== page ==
Sunday, May 29, 2016


Red Remembrance Poppy, Jamestown, NC

In Flanders Fields the poppies blow,
between the crosses, row on row,
that mark our place; and in the sky,
the larks, still bravely singing, fly,
scarce heard amid the guns below.
-- In Flander’s Fields by John McCrae

“Honor the Dead by Helping the Living”

Memorial weekend is a great beginning to the summer beach days in the sun with outdoor grilling and good times culminating with Labor Day to bookend the season. But the blooming poppy in my backyard garden on this overcast day with a tropical storm on the doorstep gives us all pause to remember the reason for the holiday. Memorial Day was created to remember the men and women who died while serving this great country while Veterans Day celebrates the service of all military veterans. It also gives us all pause to remember those loved souls who have gone before us.

Whenever I see a poppy flower I’m always reminded of my grandmother who all of us grandkids called Mom. She proudly displayed a gold star in her front picture window like many others in our central Kansas town. The practice was started in World War I when families hung Service Flags in their windows. A blue star on the flag represented any family member serving in the military during a conflict and it was replaced by a gold star if that loved one died. My grandmother and our family tragically knew that grief along with Grace Seibold of Washington, D.C. who lost her son in WWI. Grace realized that self-contained grief is self-destructive, so she organized a group consisting solely of those special mothers whose sons had lost their lives in military service and named that group the Gold Star Mothers.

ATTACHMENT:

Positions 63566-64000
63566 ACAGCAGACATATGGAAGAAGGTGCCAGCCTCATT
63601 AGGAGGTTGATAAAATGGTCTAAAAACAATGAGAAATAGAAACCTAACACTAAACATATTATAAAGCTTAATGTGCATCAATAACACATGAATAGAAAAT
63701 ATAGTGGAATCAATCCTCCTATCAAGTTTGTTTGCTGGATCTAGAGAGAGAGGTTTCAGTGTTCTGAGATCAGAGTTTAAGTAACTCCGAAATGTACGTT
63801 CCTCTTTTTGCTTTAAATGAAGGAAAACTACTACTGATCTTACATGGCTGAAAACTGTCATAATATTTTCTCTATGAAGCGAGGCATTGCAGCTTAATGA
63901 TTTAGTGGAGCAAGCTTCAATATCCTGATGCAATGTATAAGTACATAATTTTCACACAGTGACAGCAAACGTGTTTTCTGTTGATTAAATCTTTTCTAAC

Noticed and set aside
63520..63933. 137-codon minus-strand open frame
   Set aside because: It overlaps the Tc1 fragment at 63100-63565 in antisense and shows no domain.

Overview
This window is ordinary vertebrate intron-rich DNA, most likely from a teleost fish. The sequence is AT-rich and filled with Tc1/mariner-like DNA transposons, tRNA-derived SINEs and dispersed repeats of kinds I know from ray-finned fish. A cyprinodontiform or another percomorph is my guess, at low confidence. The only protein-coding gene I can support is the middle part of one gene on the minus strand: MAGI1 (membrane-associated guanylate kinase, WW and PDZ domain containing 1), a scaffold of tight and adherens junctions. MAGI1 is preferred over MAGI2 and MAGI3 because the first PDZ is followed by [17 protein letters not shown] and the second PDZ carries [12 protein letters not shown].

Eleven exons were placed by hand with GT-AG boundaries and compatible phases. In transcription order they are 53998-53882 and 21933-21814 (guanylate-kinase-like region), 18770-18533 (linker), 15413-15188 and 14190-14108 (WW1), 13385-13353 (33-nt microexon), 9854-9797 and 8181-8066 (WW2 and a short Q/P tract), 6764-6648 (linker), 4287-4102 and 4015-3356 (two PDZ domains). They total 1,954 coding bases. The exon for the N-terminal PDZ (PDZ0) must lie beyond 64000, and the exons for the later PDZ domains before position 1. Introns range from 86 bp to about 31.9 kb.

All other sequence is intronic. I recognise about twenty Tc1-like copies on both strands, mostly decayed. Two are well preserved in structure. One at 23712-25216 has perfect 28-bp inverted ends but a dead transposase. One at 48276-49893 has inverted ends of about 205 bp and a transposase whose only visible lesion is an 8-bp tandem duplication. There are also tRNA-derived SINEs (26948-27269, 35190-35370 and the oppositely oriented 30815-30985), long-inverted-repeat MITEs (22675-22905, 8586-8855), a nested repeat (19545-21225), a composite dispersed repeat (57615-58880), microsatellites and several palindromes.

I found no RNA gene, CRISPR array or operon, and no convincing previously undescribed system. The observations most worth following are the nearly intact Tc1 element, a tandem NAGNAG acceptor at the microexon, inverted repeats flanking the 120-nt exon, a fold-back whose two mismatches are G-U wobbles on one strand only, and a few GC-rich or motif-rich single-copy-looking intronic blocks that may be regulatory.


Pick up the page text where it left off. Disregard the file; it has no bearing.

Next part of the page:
The Gold Star Mothers held regular meetings which we would call support groups today. I distinctly remember my grandmother dressing up and never missing her Gold Star meetings. I didn’t understand the full meaning of those gatherings, and her profound grief, until much later in life. And I remember my sister and me standing on a Main Street corner with Mom passing out VFW Buddy Poppies to shoppers. These small artificial flowers are made by disabled and needy veterans in VA hospitals and other locations. You do not sell them, but the donations from those that accept the poppies are returned to these veterans along with widows and orphans of veterans. I do believe that Mom suggested a five cent donation when we were asked, however. These red poppies were inspired by the WWI poem In Flanders Fields. We always looked forward to accompanying Mom on those ventures, never suspecting that she was modeling a lifetime of partnering with others to help heal the world and us too.

And she was also modeling a behavior of partnering with our Creator to always try to bring something good out of a tragic situation when a loved one does not emerge from one of the devastating storms of life.

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